David Berkowitz Or Son Of Sam
David Richard Berkowitz
David Richard Berkowitz
Lisa Singh on the Son of Sam
More About David Berkowitz
Early lifeBerkowitz was born Richard David Falco in Brooklyn, New York, to Betty Broder and Joseph Kleinman. Broder was married to Tony Falco and had a daughter with him. Although Falco abandoned her, they never divorced. She later had an affair with the married Kleinman. When Broder told Kleinman that she was pregnant, he told her to have an abortion. However, Broder had the baby and listed Falco as the father.A few days after his birth, the baby was adopted by Nathan and Pearl Berkowitz, a Jewish couple who reversed the order of the baby's first and middle names.David Abrahamsen writes that "David's childhood was somewhat troubled. Although of above-average intelligence, he lost interest in learning at an early age and began an infatuation with petty larceny and pyromania."He was an avid baseball player, and earned a reputation as something of a bully in his neighborhood. Berkowitz's tense relationship with his father became even more strained, and he disliked the woman Nathan later married. Berkowitz joined the U.S. Army in 1971, and was active until 1974 (he managed to avoid service in the Vietnam War, instead serving in both the U.S. and South Korea.) Afterwards, he toyed with Christianity, briefly and enthusiastically describing himself as born again. He located his birth mother, but after a few visits, Berkowitz learned the details of his conception and birth, and they fell out of contact with one another.Berkowitz worked at several jobs, and was employed by the U.S. Postal Service at the time of his arrest.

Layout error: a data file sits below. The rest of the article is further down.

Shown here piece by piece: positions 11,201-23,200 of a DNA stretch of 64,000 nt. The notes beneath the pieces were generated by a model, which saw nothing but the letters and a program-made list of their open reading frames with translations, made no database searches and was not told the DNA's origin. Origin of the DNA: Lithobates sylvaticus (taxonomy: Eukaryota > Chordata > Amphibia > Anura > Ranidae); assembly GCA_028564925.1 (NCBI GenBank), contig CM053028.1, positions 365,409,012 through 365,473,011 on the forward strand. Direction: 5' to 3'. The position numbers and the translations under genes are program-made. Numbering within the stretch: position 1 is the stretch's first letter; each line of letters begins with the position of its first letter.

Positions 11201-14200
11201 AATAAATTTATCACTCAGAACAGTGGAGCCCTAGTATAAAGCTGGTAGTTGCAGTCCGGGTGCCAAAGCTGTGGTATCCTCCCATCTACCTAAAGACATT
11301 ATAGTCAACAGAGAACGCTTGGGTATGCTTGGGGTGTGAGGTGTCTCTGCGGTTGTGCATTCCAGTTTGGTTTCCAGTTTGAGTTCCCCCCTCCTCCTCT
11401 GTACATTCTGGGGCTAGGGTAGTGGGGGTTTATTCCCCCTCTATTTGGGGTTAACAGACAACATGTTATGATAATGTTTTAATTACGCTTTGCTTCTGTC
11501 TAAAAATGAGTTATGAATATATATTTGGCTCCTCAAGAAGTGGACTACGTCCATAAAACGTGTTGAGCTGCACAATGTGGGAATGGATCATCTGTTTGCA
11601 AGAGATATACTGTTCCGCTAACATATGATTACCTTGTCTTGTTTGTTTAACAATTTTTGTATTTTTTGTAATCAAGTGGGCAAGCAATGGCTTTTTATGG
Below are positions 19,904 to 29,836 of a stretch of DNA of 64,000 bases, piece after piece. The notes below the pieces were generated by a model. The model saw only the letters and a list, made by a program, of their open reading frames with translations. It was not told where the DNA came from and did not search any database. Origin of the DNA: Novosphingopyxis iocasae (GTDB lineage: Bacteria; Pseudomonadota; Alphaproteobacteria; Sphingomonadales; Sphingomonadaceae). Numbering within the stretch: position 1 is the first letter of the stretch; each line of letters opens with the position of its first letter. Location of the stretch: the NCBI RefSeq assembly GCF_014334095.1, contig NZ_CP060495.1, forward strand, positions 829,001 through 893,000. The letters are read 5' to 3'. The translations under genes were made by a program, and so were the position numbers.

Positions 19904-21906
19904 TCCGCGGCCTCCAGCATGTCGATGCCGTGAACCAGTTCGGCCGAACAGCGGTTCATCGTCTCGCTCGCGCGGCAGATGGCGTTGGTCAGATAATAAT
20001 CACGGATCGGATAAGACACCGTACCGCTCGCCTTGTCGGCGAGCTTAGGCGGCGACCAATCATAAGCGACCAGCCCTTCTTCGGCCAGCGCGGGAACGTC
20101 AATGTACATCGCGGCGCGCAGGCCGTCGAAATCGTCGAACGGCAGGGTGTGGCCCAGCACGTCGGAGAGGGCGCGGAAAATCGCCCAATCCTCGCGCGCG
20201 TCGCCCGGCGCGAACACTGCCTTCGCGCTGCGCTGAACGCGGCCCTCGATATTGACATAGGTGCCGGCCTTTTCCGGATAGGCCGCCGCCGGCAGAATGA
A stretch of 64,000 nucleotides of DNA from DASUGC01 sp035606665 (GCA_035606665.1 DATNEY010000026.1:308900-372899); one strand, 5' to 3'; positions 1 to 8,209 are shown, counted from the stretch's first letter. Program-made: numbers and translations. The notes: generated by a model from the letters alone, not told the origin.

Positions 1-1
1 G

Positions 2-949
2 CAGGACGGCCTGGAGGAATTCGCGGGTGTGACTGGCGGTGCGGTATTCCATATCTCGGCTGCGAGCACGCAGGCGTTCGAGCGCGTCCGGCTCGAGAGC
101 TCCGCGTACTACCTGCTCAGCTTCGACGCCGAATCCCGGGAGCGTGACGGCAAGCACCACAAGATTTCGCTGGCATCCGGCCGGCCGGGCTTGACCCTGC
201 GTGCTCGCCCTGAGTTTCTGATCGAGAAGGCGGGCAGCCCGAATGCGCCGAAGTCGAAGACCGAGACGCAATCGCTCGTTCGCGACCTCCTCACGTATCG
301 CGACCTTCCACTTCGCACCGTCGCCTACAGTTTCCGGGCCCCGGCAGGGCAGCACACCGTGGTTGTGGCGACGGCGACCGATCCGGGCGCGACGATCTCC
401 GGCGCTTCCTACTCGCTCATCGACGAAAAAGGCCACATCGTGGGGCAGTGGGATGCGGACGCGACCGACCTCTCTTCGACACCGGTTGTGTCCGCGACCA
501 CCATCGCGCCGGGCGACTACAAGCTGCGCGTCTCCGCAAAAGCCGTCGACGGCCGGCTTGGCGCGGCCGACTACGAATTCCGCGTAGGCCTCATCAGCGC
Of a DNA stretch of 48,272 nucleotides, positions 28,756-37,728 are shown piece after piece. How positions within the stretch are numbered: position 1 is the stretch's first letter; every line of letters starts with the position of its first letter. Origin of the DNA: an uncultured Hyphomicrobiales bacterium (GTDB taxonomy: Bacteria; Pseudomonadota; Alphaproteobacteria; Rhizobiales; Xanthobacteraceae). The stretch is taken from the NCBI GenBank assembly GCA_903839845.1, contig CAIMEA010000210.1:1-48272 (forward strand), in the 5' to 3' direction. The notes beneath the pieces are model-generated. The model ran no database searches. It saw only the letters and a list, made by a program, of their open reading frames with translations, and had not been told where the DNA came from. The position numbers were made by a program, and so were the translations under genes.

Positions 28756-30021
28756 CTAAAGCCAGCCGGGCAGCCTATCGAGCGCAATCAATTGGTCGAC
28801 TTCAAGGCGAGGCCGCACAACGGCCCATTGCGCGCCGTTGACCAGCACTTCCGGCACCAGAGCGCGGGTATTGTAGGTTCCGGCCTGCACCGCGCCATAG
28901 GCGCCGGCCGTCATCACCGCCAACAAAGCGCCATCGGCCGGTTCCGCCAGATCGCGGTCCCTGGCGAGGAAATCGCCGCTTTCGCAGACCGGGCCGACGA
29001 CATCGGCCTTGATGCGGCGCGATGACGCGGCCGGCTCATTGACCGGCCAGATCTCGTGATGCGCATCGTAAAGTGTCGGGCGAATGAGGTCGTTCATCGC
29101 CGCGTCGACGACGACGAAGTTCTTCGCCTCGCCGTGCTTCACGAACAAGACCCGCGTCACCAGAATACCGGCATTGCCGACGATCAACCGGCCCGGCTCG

First attacksBerkowitz claimed that his first attacks on women occurred in late 1975, when he said he attacked two women with a knife on Christmas Eve. One alleged victim was never identified, but Charles Montaldo writes that the other victim, Michelle Forman, was hospitalized due to her wounds.Berkowitz was never charged with committing either crime.Not long afterwards, Berkowitz moved to a home in Yonkers.
ShootingsIn the summer of 1976, a series of shootings began that would terrify New York and gain international press coverage. The perpetrator was dubbed "The .44 Caliber Killer" after his weapon of choice.In the evening of July 29, 1976, Donna Lauria, 18, and Jody Valenti, 19, were both shot as they sat inside a car parked on the street outside Lauria's apartment in the Bronx. Lauria was killed, but Valenti survived. As the two young women had been victims of an apparently random crime, the shooting earned little attention.On October 23, 1976, there was another shooting, this time in Queens. Again, the victims were in a parked car. Carl Denaro, 19, was shot in the head and survived. His companion, Rosemary Keenan, was not injured.A month later (November 26, 1976) Donna DeMasi, 16, and Joanne Lomino, 18, were walking home from a movie when both were shot in Queens. Both recovered; however, Joanne would remain paralyzed from the waist down.The new year brought more shootings. On January 30, 1977, an engaged couple, Christine Freund, 26, and John Diel were shot where they sat together in a parked car. Diel survived, but Freund died of her injuries. Police determined the shooter had used an uncommon .44 caliber Charter Arms Bulldog revolver in this shooting. The earlier victims had been struck with large-caliber bullets as well, and police now suspected the shootings were all connected. Authorities also noted that the shootings targeted young women with long, brown hair and/or young couples parked in cars.On March 8, 1977, college student Virginia Voskerichian, 19, was shot by a passerby as she walked in Queens, dying instantly. The .44 caliber bullet from this shooting matched one from the July 29, 1976 shooting.At a press conference on March 10, 1977, police announced that the same .44 caliber pistol had been used in several of the shootings. The Operation Omega task force, eventually comprising some 300 police officers, was charged with investigating the crimes under the direction of Deputy Inspector Timothy J. Dowd. Police speculated that the killer had a vendetta against women, perhaps due to chronic rejection.The mass media had a field day with the shootings, publishing every detail and speculation of the case. Australian publisher Rupert Murdoch had recently purchased the fledgling New York Post, and the paper offered perhaps the most sensational coverage of the crimes.